Babes in Arms was Berkeley's first time working with Mickey Rooney and Judy Garland, both child actors who had been working since they were toddlers and who already had impressive filmographies. Judy had just finished working on The Wizard of Oz, which would earn her a Juvenile Academy Award, and would arrive to recording sessions before filming of Babes in Arms began still in her costume and makeup as Dorothy Gale (Berkeley choreographed a routine for the Scarecrow that was cut from the final film).
Nobody ever topped Judy and Mickey. I don't know any two kids who could be better than those two were. Judy...called me 'Uncle Buzz' and always wanted me right there when the camera was photographing her. She would not do a scene unless I stood by the camera, and afterward she would ask me how she looked and if she had done all right.Mickey Rooney remembered Berkeley as:
...a genius. He could be charming, with his flashing eyes and huge, expressive eyebrows and a smile that warmed everyone around him. But he had one small problem: he drank... [and] he had that alcoholic's perfectionism. He was tough on all of us. He was always screaming at Judy, 'Eyes! Eyes! Open them wide! I want to see your eyes!' To him her eyes were her greatest asset.The film, about the kids of vaudeville performers with dreams of staging a production of their own, featured impressive musical numbers. With Berkeley it was always BIG!
Here's a deleted scene with Rooney as President Roosevelt. The footage was removed and destroyed after FDR's death in 1945. Footage was found recently on foreign prints and someone put it on YouTube!
The entire film, which Rooney considered to be his best performance (he was nominated for an Academy Award) was shot in only eleven weeks and was a 'solid smash hit,' making it onto the Top Ten Box Office Hits list of 1939 - and we all know what a year THAT was!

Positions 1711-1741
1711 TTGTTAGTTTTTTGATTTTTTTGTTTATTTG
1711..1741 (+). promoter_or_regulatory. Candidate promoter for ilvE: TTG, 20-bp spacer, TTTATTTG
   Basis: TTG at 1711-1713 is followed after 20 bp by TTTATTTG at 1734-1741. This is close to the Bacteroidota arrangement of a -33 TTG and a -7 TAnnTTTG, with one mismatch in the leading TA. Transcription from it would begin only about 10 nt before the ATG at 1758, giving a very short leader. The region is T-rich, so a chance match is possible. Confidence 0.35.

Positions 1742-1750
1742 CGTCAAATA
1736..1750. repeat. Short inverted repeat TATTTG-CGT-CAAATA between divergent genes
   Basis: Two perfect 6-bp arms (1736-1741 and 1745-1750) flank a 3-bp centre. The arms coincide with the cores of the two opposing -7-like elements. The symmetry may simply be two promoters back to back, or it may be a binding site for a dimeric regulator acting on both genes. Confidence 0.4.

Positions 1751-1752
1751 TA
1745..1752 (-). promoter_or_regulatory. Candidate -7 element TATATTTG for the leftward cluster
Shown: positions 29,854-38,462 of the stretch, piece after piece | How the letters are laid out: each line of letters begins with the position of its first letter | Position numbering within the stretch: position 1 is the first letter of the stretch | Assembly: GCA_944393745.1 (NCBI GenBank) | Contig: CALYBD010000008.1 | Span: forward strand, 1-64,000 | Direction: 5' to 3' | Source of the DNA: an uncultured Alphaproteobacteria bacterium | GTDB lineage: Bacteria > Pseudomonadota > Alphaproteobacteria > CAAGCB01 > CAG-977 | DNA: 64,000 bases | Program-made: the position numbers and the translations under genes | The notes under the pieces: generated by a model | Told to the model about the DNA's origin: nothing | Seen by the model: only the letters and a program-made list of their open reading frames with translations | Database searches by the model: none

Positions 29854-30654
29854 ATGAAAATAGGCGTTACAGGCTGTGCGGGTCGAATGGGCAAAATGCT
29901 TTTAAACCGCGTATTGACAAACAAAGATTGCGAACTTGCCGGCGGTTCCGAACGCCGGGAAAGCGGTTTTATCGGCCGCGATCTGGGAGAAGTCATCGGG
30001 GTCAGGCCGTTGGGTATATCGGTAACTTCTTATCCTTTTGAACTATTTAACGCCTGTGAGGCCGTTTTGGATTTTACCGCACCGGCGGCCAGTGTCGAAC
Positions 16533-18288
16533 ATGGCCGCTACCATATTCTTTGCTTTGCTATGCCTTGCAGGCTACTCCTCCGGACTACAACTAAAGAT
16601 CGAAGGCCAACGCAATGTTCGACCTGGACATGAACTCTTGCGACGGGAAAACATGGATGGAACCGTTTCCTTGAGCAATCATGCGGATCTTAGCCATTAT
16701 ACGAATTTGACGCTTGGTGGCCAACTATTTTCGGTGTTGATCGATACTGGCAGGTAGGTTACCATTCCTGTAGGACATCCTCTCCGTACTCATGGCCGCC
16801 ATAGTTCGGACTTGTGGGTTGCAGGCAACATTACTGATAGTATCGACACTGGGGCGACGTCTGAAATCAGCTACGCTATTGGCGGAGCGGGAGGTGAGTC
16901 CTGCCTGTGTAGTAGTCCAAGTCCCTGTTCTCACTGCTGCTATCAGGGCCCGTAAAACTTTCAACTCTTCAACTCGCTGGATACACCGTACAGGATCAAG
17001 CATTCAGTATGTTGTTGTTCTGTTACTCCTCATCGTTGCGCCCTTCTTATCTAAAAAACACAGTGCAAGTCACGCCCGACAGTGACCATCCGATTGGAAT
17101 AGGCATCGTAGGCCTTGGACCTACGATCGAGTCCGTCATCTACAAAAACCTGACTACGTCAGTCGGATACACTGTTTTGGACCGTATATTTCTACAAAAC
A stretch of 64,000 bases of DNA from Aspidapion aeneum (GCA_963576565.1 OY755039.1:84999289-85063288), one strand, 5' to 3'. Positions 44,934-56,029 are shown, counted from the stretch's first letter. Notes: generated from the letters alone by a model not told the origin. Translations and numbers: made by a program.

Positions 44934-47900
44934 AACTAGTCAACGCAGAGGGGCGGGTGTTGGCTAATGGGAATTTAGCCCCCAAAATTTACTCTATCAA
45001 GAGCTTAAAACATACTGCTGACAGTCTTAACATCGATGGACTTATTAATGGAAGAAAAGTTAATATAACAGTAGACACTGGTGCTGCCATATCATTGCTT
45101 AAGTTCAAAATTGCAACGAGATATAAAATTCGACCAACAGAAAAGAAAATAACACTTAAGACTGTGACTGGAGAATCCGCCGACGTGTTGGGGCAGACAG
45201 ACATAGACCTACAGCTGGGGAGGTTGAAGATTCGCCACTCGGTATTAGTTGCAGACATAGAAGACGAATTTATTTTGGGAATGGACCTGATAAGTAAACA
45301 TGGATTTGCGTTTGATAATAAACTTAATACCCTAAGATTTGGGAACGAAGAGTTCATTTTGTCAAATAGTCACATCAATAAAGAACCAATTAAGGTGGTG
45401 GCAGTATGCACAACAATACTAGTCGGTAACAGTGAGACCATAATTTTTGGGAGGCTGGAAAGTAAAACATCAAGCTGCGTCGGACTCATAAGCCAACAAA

Judy celebrating her 16th birthday on the set, with Rooney and Berkeley.
The film was quickly followed by another great success, Strike Up the Band (1940), with Rooney as a drummer who turns his high school band into modern dance orchestra with dreams of winning a nationwide band contest. Berkeley again directed, and left his unmistakable touch on the film's finale, "Do the La Conga," which he wanted to be "a huge number with about five minutes of Judy singing and every possible camera angle... AND he decided he wanted to do the entire song and dance number in one take." Everyone else in the production was dubious but after five days of rehearsals and careful laying out of every shot, Berkeley got what he wanted. Roger Edens, who wrote the song, remembered the atmosphere that enveloped everyone, saying it was "like the opening [night] of a Broadway show. There was the same great tension, because the number could only be shot once. When the morning came to shoot, the whole studio was down there. Everyone was very tense and keyed up-and the result was a real giving performance. The scene went beautifully, without a hitch. Even now it has an unforgettable something extra about it." You can watch it below.
Berkeley on the set of Strike Up the Band:
Why mess with success? The trio got together again for Babes on Broadway (1941), this time putting on a show for British war orphans to help realize their dreams of Broadway (I sang "Chin Up, Cheerio, Carry On" for our church's USO show a few years back - I was nowhere near as good as Judy though).
Busby Berkeley directs this sort of thing about as well as anybody.
Berkeley was also to direct Girl Crazy (1943), the fourth musical with Rooney and Garland but he was removed from the film at Garland fell ill from overwork. Berkeley, who had been ill himself, wanted a big splashy number, clashing with Edens and causing a situation where only one of them could stay. As both Judy and Mickey could no longer handle his militant dictated, directing was taken over by Norman Taurog. Berkeley's only contribution to the film, the "I Got Rhythm" number, was left in the film. You can watch it (in two parts) below:
Mickey and Judy
The Metro-Goldwyn-Mayer Musicals of Mickey Rooney and Judy Garland
A History of the Four Garland/Rooney Musicals and a Guide to the Original Soundtrack Recordings